August 23, 2013

Let's Talk About Reel-To-Reel Decks...

by Chris Randall
 

I know this is a painful subject for the more modern amongst us, but feel free to step aside and let the old fogies go at it for a little while.

It is going to be a year or more before I can begin tilting at windmills in earnest, and in the meantime I'd like to do some experimenting and reminding myself of these techniques. While I know how to edit tape, make drum loops from tape, make "real" tape delay, all that jazz, it has been some years since I have exercised those particular muscles. While I already know what decks I'm getting for the Windmill (Otari MTR-10 with stereo 1/4" headstacks) I don't have the room in what will be my current space for those beasties, and I just want to have some fun.



So, in shopping about for smaller decks that might have the features that are necessary for What We Do, I landed on the Pioneer RT-701 as a possible candidate. These are readily available (there are several on eBay, and one on PHX Craigslist), reasonably priced, and appear to have the features we need in a very convenient form factor for the ultra-small studio I'll have for the next year. I have never seen one of these in real life, however, let alone used one.

My concern comes from the fact that these are direct drive. Nominally, in a situation where you'd be making tape loops and such-like, the pinch roller pulls the tape off the supply reel, and the take-up reel just has tension on it to ensure it, well, takes it up. So when you don't have a take-up reel (like when you're running tape loops) the device still operates correctly.

So, basically, can any AI readers verify that these will operate in the correct manner? That's the question. If not, suggestions as to another small form-factor (Gods forbid, even portable, aside from the too-spendy Nagra IV-S and its ilk) R2R that will fill the bill.

EDIT: It appears that deck does not have a cue mode, which makes it essentially useless for our needs. Back to the drawing board.
 
 
 

20 comments:

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Aug.23.2013 @ 10:01 PM
seancostello
How big of a form factor is the Revox B77? Or A77?
 
 

 
Aug.23.2013 @ 10:10 PM
Chris Randall
16 1/4" W x 14 1/8" H x 8 1/2" D, so "chunky." I think the B77 (doesn't the "B" stand for "Broadcast?") is the more pro of the two machines. It's slightly bigger, too, and has built-in editing features (scissors and splice block). Obviously far better than that Panny thing. I think I'll just man up and get one of those, or if I want to save a few bucks, an Otari MX5050, which I'm more familiar with.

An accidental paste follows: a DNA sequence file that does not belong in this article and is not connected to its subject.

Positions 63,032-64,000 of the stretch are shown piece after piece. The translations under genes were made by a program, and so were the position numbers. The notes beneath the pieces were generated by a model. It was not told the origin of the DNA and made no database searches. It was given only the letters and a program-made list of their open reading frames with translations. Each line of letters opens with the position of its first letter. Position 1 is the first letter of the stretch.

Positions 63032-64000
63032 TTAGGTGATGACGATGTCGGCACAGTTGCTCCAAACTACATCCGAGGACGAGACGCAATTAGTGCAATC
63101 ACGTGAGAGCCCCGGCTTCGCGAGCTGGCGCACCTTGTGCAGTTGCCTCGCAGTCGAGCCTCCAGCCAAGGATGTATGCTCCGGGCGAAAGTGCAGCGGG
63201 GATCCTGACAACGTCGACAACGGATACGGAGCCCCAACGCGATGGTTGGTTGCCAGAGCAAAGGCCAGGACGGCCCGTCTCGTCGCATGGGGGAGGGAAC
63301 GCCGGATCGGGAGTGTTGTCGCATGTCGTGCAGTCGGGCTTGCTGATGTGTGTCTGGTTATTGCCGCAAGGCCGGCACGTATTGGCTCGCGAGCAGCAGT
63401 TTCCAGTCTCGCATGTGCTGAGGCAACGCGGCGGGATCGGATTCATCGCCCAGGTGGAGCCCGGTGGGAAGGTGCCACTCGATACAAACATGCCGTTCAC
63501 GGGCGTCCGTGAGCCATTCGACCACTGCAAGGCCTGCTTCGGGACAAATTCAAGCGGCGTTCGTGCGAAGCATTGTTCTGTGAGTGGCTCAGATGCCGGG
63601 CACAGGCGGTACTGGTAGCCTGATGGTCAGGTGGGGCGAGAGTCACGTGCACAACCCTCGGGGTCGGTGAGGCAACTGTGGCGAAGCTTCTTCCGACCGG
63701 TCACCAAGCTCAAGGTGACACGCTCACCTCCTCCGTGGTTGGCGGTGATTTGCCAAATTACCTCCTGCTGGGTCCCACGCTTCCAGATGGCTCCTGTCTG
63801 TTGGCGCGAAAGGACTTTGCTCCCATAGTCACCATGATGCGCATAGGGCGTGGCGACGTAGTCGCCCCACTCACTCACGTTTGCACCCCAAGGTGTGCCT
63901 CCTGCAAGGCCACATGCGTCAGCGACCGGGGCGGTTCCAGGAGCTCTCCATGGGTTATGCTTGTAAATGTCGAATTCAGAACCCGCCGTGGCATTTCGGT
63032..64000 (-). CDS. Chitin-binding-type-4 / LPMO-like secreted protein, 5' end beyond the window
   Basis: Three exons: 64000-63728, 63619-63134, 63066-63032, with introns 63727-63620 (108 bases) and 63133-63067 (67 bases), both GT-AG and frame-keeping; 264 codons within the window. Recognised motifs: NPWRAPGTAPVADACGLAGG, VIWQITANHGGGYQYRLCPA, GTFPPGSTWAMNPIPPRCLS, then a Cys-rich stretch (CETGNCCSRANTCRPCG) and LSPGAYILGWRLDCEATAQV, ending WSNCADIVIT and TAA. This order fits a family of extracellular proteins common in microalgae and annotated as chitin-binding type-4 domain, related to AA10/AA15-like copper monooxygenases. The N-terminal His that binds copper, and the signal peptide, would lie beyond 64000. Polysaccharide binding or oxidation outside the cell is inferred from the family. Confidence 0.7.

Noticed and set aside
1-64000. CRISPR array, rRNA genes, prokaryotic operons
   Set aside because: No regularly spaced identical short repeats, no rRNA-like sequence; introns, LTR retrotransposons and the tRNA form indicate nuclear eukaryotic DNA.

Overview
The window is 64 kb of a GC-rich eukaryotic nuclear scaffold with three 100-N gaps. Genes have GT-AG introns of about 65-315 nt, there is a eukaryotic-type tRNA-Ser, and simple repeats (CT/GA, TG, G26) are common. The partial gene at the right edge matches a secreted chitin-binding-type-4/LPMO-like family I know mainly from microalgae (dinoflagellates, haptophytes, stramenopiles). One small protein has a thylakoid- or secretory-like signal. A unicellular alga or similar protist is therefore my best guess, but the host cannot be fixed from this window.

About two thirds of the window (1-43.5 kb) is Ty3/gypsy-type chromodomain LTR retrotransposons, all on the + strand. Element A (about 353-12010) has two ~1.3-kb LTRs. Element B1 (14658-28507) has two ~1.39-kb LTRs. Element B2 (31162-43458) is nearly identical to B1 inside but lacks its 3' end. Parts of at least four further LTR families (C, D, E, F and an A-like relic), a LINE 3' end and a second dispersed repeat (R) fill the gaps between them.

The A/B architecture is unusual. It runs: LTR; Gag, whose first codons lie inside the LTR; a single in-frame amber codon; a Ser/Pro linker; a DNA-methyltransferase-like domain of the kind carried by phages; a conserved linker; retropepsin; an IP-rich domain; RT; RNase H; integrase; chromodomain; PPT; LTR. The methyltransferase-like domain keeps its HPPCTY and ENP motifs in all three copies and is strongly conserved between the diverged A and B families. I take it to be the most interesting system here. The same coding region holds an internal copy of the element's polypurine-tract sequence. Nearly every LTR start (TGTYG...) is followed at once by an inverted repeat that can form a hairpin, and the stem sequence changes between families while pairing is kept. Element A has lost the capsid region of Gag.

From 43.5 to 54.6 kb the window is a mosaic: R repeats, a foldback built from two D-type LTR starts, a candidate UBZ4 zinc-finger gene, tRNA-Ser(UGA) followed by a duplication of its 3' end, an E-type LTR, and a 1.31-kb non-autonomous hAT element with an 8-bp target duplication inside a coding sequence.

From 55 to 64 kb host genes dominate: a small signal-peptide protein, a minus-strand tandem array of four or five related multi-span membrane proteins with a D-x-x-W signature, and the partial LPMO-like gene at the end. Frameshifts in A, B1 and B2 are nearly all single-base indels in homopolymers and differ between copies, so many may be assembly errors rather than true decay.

-CR
 
 

 
Aug.23.2013 @ 11:27 PM
logey
I'm sure you've seen this, but it bears reposting: link [vimeo.com]
When i first saw this I was thinking how cool it was and how much easier it might be to make a piece of software to do something similar. Then again, something tells me that would be missing the point.
What sorts of things are you planning to do with this machine...mainly loops?
 
 

 
Aug.24.2013 @ 5:14 AM
parma
 
 

 
Aug.24.2013 @ 5:15 AM
parma
^^ TEAC A-2300SX
 
 

 
Aug.24.2013 @ 12:34 PM
wgparham
Those Pioneers are great little playback machines, but are all but useless in the studio. I have used several of the old Akai decks with the glass heads. The major issue with them is that they are so heavy. I have a 4 track machine that was a workhorse in my studio for years. The sound on sound function and a small mixer makes a nice delay line that mixes down onto itself. Real handy. Also, the thing has an amazingly warm distortion when you overdrive the inputs. It's better than any boutique fuzz pedal I've ever heard when I run my bass through it. I can't remember the model number off the top of my head. I can check on it in a few days when I get back home.

-William
 
 

 
Aug.24.2013 @ 4:51 PM
mitchell
According to the ebay listing for the A-2300SX:

"This is a great opportunity for you to get your Tape Deck Reel-to-Reel and remember those good times of his youth, with excellent sound quality."

I'm thinking that remembering those good times of his youth are reason enough to buy right there.
 
 

 
Aug.24.2013 @ 5:34 PM
Chris Randall
My grandfather, when he was in Viet Nam doing his three tours, would send my grandma 1/4" R2R tapes instead of letters; I used to love to listen to these when I was a kid. However, the good times of his youth [sic] they were not.

-CR
 
 

 
Aug.24.2013 @ 8:24 PM
parma
Myself, I thought the "PLAY AND RECORD LIKE A CD!" was the best part. Just in case you didn't know this was an audio recording/playback device.

Are hipsters moving on from vinyl to r2r?
 
 

 
Aug.24.2013 @ 11:44 PM
bongo_x
Hell yes, bring back pre-recorded reel to reel releases.
 
 

 
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